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Reprinted from THE
WALL STREET JOURNAL
SEPTEMBER 30, 1994 © Dow Jones &
Company, Inc. All Rights Reserved.
A Clip Car-Phone Users May Flip
NATURE ABHORS a vacuum. So apparently, does Motorola. But
the big electronics maker could do more to fill it, says Garry Haltof.
The Rochester, N.Y. designer has plugged a hole he
sees among accessories available for Motorola's bestselling Flip Phone, a
pocket phone known as the MicroTAC. Mr. Haltof says there's no
good-looking, well functioning cradle for people simply want to hang up
their Flip Phone in their car.
A Motorola spokesman says this want "was
anticipated from the beginning," and he points to Flip cradles set atop
Motorola power amplifiers and hands-free dialing devices, both for the
car. Mr. Haltof replies that the company over-looked the degree to which
people also would want to use the Flip in their automobile.
As a result, he says, Motorola has nothing to offer
for simple Flip Phone parking besides a cradle robbed form on top of one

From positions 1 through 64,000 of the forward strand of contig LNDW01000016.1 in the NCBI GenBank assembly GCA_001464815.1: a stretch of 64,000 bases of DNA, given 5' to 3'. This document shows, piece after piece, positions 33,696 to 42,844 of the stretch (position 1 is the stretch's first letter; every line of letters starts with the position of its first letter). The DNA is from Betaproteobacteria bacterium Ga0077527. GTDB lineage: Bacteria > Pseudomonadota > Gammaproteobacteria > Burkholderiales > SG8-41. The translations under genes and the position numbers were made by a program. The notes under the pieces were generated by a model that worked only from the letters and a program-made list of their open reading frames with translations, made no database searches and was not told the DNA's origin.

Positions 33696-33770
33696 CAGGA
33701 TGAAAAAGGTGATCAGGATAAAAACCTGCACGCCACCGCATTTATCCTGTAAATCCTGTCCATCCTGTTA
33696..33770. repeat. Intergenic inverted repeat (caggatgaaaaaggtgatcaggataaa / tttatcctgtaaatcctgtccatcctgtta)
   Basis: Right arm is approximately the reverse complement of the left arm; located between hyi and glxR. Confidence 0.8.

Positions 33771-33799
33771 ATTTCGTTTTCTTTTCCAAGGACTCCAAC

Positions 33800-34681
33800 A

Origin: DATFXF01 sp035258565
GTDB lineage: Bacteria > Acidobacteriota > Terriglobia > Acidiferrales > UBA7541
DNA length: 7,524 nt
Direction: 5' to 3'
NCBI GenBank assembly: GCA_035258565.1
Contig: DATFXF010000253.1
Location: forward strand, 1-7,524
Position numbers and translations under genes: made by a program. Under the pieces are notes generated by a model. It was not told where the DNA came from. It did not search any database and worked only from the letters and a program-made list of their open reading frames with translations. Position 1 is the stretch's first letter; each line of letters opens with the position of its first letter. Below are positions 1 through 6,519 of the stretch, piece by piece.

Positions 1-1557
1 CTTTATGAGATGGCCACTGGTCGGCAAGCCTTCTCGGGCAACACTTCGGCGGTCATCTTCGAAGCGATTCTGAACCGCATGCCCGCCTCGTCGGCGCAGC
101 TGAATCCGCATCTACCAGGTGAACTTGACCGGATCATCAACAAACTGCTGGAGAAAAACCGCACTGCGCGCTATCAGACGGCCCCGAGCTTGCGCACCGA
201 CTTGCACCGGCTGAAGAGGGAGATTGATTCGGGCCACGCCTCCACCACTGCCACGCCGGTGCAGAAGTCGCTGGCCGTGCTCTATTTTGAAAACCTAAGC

of its hands-free boxes. Trouble is, Mr. Haltof adds, this jury-rig is too
large, awkward and homely.
Mr. Haltof hopes to bring his own cradle, which he
calls the Flip Clip, to market by February. The $25 molded-plastic and
rubber device is screwed into a car dashboard. Mr. Haltof has already sold
a few through a store in Rochester. Rocco Vivenzio, a physician in
Penfield, N.Y., says his Flip Clip holds his Flip Phone firmly, but not
too firmly, on the jiggly dash of his four-wheel-drive pickup.
But Robert Schmacher, vise president at Gemini
Industries, a Clifton, N.J., maker of cellular phone accessories, doubts
there will be a large market for the Clip. "Most people are looking for a
hands-free kit," he says.
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